source: Robert-Havemann-Gesellschaft/Dirk Vogel
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Eberhard Seidel

born 1949 in Leipzig

He does not have a fighting spirit, he says, but you have to point out blatant inconsistencies. Eberhard Seidel’s father owned a small factory, which was later transferred to state ownership. Despite his background, which made him a state-decreed outcast, Eberhard Seidel got through school unscathed and was able to pass his Abitur exams. What disturbed the young man most about the GDR was “the contradictions between reality on paper and as it was experienced by the people”.

While studying Medicine in Berlin, he was involved with the Evangelische Studentengemeinde (Protestant Student Community), where he also met his future wife, Jutta. He liked the free and creative discussions about politics and society inspired and encouraged by the student pastor. It was during those years that Eberhard Seidel made a decision: he wanted to carry out Christian peace work.

Eberhard Seidel wanted to join the state-approved committee Ärzte der DDR zur Verhütung eines Nuklearkrieges (Physicians of the GDR for the Prevention of Nuclear War) as a specialist but he was not allowed. This was not an association for people to join, he was told. The last thing officials wanted to hear was that it was not only the West that posed the threat of an atomic war. These inconsistencies led Eberhard Seidel, together with his wife and a few colleagues, to found the working group Ärzte für den Frieden (Doctors for Peace) under the auspices of the Church in 1983, essentially as an alternative to the existing organisation that was loyal to the state. The critical doctors advocated the abolition of nuclear arms in East and West, social justice, freedom of speech and human rights. They were refused their request to speak in schools about breaking down stereotypes of the enemy and about education for peace.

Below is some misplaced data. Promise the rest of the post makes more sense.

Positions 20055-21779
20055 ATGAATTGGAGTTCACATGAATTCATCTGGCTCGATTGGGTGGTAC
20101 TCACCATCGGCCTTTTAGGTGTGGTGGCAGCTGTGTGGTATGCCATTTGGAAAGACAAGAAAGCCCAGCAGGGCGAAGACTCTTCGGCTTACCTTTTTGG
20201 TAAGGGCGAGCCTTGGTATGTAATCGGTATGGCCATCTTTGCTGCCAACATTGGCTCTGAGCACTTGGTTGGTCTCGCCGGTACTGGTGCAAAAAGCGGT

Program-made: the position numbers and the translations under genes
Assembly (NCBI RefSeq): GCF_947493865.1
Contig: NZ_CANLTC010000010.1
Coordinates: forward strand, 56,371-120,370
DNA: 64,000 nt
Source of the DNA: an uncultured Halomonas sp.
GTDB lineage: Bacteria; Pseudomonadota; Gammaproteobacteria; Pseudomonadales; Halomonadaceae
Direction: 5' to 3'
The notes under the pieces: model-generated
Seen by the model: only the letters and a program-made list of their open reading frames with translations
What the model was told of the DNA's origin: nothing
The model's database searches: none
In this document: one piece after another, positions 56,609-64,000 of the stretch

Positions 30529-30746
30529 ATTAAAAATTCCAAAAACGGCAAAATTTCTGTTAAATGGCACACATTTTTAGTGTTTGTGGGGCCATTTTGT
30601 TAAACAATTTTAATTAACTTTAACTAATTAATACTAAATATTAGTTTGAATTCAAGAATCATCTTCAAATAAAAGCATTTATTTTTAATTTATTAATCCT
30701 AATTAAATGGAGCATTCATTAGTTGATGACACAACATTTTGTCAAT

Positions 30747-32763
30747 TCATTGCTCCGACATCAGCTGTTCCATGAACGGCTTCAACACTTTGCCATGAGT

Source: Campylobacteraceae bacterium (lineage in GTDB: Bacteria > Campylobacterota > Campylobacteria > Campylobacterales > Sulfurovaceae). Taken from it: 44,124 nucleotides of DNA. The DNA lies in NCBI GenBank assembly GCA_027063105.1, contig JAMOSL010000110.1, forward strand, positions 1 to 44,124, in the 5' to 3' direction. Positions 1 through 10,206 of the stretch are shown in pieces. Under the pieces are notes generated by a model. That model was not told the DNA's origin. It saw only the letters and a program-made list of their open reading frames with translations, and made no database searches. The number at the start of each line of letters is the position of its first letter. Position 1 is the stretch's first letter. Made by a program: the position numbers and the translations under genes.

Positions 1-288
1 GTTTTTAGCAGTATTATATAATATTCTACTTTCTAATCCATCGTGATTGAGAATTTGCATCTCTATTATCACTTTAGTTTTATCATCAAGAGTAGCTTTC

“I had no intention of undermining the GDR or bringing about its downfall. I wanted to do something to help people overcome their despair and show them that they had a future.” In 1989, Eberhard Seidel was among those who signed the founding appeal of the Neues Forum (New Forum), an opposition alliance that played a major role in the political upheaval. “But that would have happened without me, too. We were just the catalysts, not the spearhead.” Reactions to the founding appeal were unprecedented. Suddenly, there were thirty or forty people the Seidels had not known previously sitting in the flat and talking openly about what had to be changed in the GDR.

In a working group of the Central Round Table, Eberhard Seidel was one of the people working on draft legislation for free elections, but their recommendations were overruled by the political parties. After a year as a member of the first freely elected Berlin City Council, he could physically feel the effect “when creative wings are clipped, when existing structures can’t be called into question”.

In addition to carrying out his activities for Doctors for Peace, Eberhard Seidel is now once more working as a specialist for internal medicine.

Nanette Hojdyssek

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